Rock Climbing Pennsylvania: Governor Stable Meltdown Outdoor Bouldering Competition Recap
Governor Stable, located in Lancaster County, Pennsylvania, is a 37 acre tract of land with over 100 climbable boulders no more 15 minutes of walking apart. According to Lancaster Online, a group of climbers first secured a lease for ten acres of the land from private landowners when bouldering started gaining popularity.
Trespassing problems forced them to shut down climbing for several years, but the Friends of Governor Stable (FroGS) organization recently signed a new lease and reopened the area officially in January of 2011. Climbing is allowed to members only eight months of the year for an annual fee, or during open climb day for non-members. To me, the membership makes sense. It’s meant to promote responsible climbing and will help preserve access for future generations.
Last weekend’s Meltdown Bouldering Competition was my first opportunity to visit Governor Stable, and the first outdoor comp I’ve done. After watching rain fall all day Friday, we were all concerned the comp would be postponed. Thankfully, it wasn't, and FroGS assured us the rock was dry. It was, mostly…
Competitors received a mini guide with a list of every established problem in the area, its name and rating along with a short explanation of how the problem is meant to be climbed. To climb Casablanca (V3), for example, climbers are instructed to “Start on big square cut jug and pull through to a thinner top out.” These one liners certainly weren’t beta, but did help us make sure we climbed each problem from the correct start to the correct finis
Competitors had from 10am to 5:30pm to climb and the top ten problems counted toward each competitor’s total point score. No bonuses for flashing problems were given and two fellow climbers had to sign off on each completed problem. All climbs were assigned a point value from 20 to 1200 and climbers could earn bonus points for climbing a circuit of specific problems.
In addition to beginner (V0-V2), intermediate (V3-V5), advanced (V5-V7) and open (V8+) categories, an climbers could enter the "enduro” category and win by climbing the highest number of problems. Strangely, no one entered it!
Bouldering Outside Isn't Like Bouldering InsideI’d considered the intermediate category during preregistration given the grades I typically climb indoors. But, as we all know, climbing outdoors is different from climbing indoors. It almost feels like a completely different sport to me, and the number of days I’ve bouldered outside remains in the single digits. Throughout the day, I couldn’t come close to consistently climbing the grades I’ve achieved inside. I also don’t ever recall a day where I’d managed ten problems at V3 and above indoors! So, into the beginner category I went.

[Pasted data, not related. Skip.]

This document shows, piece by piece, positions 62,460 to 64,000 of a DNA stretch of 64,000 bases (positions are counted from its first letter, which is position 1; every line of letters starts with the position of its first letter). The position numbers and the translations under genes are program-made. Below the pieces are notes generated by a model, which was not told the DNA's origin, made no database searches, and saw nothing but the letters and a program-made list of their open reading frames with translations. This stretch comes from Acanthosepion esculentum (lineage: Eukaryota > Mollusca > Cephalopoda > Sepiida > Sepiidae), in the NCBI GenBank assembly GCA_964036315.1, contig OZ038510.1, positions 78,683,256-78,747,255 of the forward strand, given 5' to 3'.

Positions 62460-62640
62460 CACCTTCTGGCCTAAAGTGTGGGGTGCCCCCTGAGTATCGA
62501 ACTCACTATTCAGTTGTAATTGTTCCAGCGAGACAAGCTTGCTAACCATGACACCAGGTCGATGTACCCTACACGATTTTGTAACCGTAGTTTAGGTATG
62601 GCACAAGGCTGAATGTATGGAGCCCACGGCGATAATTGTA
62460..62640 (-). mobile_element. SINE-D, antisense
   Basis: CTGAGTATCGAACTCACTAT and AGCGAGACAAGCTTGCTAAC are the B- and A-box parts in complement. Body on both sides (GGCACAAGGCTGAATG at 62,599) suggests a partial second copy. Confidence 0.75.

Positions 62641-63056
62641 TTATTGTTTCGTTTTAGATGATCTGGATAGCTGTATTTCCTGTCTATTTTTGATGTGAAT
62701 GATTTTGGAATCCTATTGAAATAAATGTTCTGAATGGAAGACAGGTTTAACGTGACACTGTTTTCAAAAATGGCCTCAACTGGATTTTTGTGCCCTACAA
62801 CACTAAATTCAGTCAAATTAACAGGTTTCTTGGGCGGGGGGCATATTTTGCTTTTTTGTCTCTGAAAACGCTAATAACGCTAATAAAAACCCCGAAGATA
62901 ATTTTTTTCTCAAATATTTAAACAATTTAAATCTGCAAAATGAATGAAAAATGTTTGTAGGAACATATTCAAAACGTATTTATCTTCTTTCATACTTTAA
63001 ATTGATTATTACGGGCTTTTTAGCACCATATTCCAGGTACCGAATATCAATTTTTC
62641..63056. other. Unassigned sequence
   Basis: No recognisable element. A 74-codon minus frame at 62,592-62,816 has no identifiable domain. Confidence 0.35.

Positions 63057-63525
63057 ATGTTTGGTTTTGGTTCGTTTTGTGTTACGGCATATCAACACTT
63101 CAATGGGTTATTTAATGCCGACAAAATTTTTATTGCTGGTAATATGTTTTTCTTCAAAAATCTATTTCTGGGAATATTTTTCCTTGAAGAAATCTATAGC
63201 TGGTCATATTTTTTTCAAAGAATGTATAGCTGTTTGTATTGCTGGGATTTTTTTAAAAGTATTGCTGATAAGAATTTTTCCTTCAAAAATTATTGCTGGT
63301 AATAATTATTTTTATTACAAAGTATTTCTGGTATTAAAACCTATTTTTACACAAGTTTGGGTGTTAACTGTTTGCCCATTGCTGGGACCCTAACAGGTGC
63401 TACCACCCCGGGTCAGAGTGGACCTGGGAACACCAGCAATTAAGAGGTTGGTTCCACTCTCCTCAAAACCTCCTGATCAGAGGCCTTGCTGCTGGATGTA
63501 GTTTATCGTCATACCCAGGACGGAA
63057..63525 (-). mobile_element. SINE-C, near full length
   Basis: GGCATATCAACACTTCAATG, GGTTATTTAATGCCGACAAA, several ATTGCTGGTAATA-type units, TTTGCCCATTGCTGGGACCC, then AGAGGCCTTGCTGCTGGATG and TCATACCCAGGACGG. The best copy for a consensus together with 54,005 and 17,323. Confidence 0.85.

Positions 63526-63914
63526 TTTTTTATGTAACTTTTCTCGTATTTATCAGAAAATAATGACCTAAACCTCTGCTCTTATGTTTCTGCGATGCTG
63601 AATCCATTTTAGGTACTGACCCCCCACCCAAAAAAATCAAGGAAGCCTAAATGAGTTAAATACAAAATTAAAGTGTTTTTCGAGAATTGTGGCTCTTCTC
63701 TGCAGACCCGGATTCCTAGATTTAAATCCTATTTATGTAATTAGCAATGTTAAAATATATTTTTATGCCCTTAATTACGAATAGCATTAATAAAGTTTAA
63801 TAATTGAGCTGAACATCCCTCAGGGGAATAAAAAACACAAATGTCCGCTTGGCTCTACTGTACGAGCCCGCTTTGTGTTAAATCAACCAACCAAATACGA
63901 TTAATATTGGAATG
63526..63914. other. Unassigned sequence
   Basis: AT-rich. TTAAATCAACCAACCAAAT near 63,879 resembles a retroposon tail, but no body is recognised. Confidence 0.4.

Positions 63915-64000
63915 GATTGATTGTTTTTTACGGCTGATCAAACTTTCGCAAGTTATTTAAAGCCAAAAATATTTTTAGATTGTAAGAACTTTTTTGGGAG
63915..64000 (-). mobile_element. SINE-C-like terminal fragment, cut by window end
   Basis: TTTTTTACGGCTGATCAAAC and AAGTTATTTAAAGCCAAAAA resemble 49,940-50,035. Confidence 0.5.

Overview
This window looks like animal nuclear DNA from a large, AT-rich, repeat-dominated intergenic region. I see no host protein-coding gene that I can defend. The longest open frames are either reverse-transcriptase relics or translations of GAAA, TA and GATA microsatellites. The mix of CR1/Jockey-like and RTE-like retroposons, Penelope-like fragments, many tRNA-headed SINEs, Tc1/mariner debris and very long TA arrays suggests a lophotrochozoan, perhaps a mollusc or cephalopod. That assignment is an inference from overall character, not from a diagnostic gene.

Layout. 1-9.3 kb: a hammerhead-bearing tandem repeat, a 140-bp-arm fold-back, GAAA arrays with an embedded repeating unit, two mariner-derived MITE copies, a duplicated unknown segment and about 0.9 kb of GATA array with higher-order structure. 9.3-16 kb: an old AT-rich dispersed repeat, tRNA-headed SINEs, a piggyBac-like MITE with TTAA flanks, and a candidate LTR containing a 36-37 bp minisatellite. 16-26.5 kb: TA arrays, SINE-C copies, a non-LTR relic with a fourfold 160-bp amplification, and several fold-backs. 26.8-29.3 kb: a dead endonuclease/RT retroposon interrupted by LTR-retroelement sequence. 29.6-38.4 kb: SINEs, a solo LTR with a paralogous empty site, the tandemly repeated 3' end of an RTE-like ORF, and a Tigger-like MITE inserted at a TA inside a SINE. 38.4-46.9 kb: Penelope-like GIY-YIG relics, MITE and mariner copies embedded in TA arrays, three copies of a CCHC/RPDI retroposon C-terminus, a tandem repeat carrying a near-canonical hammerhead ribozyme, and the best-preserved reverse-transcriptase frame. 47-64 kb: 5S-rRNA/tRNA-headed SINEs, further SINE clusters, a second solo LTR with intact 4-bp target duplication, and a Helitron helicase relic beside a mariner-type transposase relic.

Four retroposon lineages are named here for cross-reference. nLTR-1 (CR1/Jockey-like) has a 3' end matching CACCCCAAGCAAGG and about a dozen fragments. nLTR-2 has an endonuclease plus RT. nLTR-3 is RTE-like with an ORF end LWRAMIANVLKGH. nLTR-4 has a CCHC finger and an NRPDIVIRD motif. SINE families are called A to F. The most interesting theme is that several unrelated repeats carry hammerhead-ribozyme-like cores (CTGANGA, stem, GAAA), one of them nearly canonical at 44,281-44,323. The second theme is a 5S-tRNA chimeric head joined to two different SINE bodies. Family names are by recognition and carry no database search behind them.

I warmed up on Biscuit (V0) with Paul and two other climbers spotting. The problem is easy, but it had been at least a year since I’d topped out on anything. I reached the top and hesitated while my climbing partner told me I had as much time as I needed. Throwing my toe over the last edge, I mantled up on my right hand and crawled to the top of the boulder, heart pounding.
It took all day for the adrenaline rushes to fade each time I came close to topping out. I was, as always, surprised and elated by the support from other climbers! It was humbling to spend the entire day working problems V3 and below and to battle so much fear on the top outs. Some of the boulders were definitely still wet from the downpour the day before, which made me nervous, as did the thin layer of green moss that had seemingly appeared overnight on some of the surfaces. But with so many boulders in such a concentrated area, there was no shortage of climbing!
My favorite problem of the day was, by far, Casablanca (V3). It’s an area classic with a beautiful jug to start on and a significant lack of footholds to go with it. With enough body tension, I was able to keep my feet on the wall for the first move, a long throw to a knob with the right hand, which you have to hit before both feet peel off. There’s a heel hook and a bump from an intermediate to a crimp, the crux of the climb for me. It took a handful of tries, but I sent it and it was my highest point valued problem that day.
I ended up climbing eleven problems, earning just under 1000 points and winning the beginner category. Sponsors including East Ridge Outfitters, EMS, Climbnasium and Organic were incredibly generous with donated prizes, and my package included a free pair of Evolv shoes. I chose the Hera model and can’t wait for them to arrive! I also can’t wait for the next open climb day. Governor Stable is an amazing place!
Have you been to Governor Stable? Do you have favorite climbs there? Tell me in the comments!